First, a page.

Anouk Kruithof’s massive wall of colored books echoes two leitmotivs in book art — the installation and the presumed disappearance of the book in the onslaught of digital media. Reminiscent of pixels on the computer screen, the work is entitled Enclosed Content Chatting Away In The Colour Invisibility and consists of over 3,500 books rescued from the recycling dump and whose arrangement varies with each installation. Kruithof has stated that she seeks to “invent new things out of fragments of the past.’
Alicia Martín’s installation, called Biografias, has appeared in Madrid, The Hague, Cordoba, Linz and Valencia. The torrent of defenestrated books is made of over 5,000 titles fixed to a wire frame.
Matej Kren is another book installation artist, whose thoughtful, towering installations have been featured in Prague and numerous other cities in this hemisphere.
Although Brian Goggin does not use actual books as his material, his works in bronze, polycarbonate, steel and LED prompt reflections on books, language, the transmission of ideas, permanence and impermanence.
Looking back to the late 19th century, you will find that Myanmar can lay claim to the world’s largest book.
For other large-scale book art installations and why they might be enjoyable, take a look here.
In her note in BookRiot, Nikki Steele takes Brian Dettmer’s TED talk remark that books are created to relate to our human scale and builds on it elegantly, if all too briefly, by bringing together the installation works “Literature versus Traffic”, “Scanner”, “Book Cell”, “Singularity”, “Biographies” and “Contemporaries”. She’s not the first to provide a Pinterest– or Flickr-style burst of “ooh, look at this”, but unlike her predecessors, she makes the point worth pondering: this art that is not on a human scale evokes wonder and awe.
This challenges and expands on Dettmer’s point that people are disturbed by book art because we think of the book as a body, a living thing. As John Milton said, “As good almost kill a man as kill a good book: who kills a man kills a reasonable creature, God’s image; but he who destroys a good book kills reason itself”. That was in the context of book licensing laws that led to the confiscation and destruction of unlicensed books. Still, Milton would probably react as angrily to individual works of book art, and he might view the installations as if they were on the scale of the massacre of the Waldensians in the Piedmont.
Dettmer’s justification of book art that books “also have the potential to continue to grow and to continue to become new things”, that “books really are alive”, leaves us still squirming on the hook when Steele asks, “what happens when artists explode the scale and take books much, much larger?”. If you think cutting up or destroying a book is sacrilegious, what is your reaction to the 10,000 splayed in the streets of Melbourne by Luzinterruptus or the equal number cast by Alicia Martín into frozen defenestrations in Madrid and elsewhere in Spain or the even greater number in Marta Minujín’s The Parthenon of Books, installed for documenta in Kassel, Germany?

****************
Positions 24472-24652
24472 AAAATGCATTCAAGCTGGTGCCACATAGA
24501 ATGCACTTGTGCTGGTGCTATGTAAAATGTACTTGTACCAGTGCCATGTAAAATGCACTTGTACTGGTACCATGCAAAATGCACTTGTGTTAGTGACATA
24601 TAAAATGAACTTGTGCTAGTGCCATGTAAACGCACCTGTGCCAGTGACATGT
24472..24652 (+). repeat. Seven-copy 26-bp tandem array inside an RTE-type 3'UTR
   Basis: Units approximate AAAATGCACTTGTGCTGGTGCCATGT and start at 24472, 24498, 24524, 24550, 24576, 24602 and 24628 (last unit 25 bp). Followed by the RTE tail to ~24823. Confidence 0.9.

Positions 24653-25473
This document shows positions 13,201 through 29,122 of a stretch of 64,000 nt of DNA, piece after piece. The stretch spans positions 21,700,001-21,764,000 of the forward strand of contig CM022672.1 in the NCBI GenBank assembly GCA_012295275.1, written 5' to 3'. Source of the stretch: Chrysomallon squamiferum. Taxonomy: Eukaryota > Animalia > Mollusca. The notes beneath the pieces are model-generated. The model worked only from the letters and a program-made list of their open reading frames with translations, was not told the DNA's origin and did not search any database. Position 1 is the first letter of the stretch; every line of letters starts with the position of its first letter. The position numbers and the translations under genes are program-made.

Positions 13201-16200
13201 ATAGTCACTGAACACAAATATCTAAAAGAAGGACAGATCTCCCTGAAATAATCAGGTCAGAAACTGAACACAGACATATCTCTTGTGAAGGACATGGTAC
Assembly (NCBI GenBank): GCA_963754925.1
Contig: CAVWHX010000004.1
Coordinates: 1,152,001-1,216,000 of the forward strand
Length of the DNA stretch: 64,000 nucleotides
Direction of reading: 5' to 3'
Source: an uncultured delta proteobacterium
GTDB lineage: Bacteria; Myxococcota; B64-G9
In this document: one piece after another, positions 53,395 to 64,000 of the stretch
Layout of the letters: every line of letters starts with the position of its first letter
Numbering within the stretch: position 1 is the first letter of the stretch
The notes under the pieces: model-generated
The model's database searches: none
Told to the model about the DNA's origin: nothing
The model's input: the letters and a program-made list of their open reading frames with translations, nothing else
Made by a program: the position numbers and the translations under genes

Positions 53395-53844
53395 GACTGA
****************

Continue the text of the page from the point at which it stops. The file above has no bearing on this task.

Miltonic eruption? Or Steele-ish delight, awe and love of the art?
Let’s raise the stakes and confusion. What if the books used in the single-volume work and installations were the Koran, the Bible or the Torah? Art and ethics are rarely happy bedfellows. Is there such a thing as “responsible art” that does not run afoul of the principle of the creative spirit or the integrity of art? Is art wholly without cultural, ethical or social contextual obligations?
This is why I like book art. It provokes just by coming into being. Its existence and appreciation are hard won.
“Can’t See the Trees for the Forest” by Julie Dodd is an installation of book pages cut in the shape of trees and suspended from the ceiling. The installation last appeared at the Bridewell in Liverpool. The oak trees in the back rank are clean and clearly readable while the firs in the front rank obscuring them are blackened. Dodd’s art is art with a green message, protesting the replacement of England’s native trees with non-native quick-growing species.
“The process of installing this work was more important than the finished piece to me. The indigenous trees although similar in shape, colour and content are all individual whilst the addition of the invasive fir trees obscuring the view left me wanting to tear them down to reveal the beauty behind.” “Can’t See the Trees for the Forest,” Julie Dodd
Since the installation above in 2013, Dodd has mounted installations at the CODA Museum in Apeldoorn, the Beeldentuin Achter de Westduinen in Ouddoorp and the Liverpool Book Art Exhibition.
On her site, Dodd writes of “Out of Palms Way”:
The clearing of large areas of forest, plantations and peat land in Indonesia, Malaysia and Africa is having a detrimental impact on our planet. This is happening in order to sustain the demand for the production of palm oil and is causing terrible environmental damage.
“Coral Colony”, stripped back to basic shapes in paper and stripped of color in bleached paper, demonstrates the loss that is occurring in coral beds around the world as pollution and rising sea temperatures caused by climate change kill off the algae that gives the coral its hues.
The fungal spores series is an ever changing project that sees new spores develop from the last through experimentation with different ways of rolling paper from old books.
The project started after throwing away some books that hadn’t been stored properly over the winter in my studio which had left the books with that damp old book smell. Which led to researching images of fungal spores under the microscope.
The destruction of the book will eventually produce many spores of various shapes and size to form a large installation.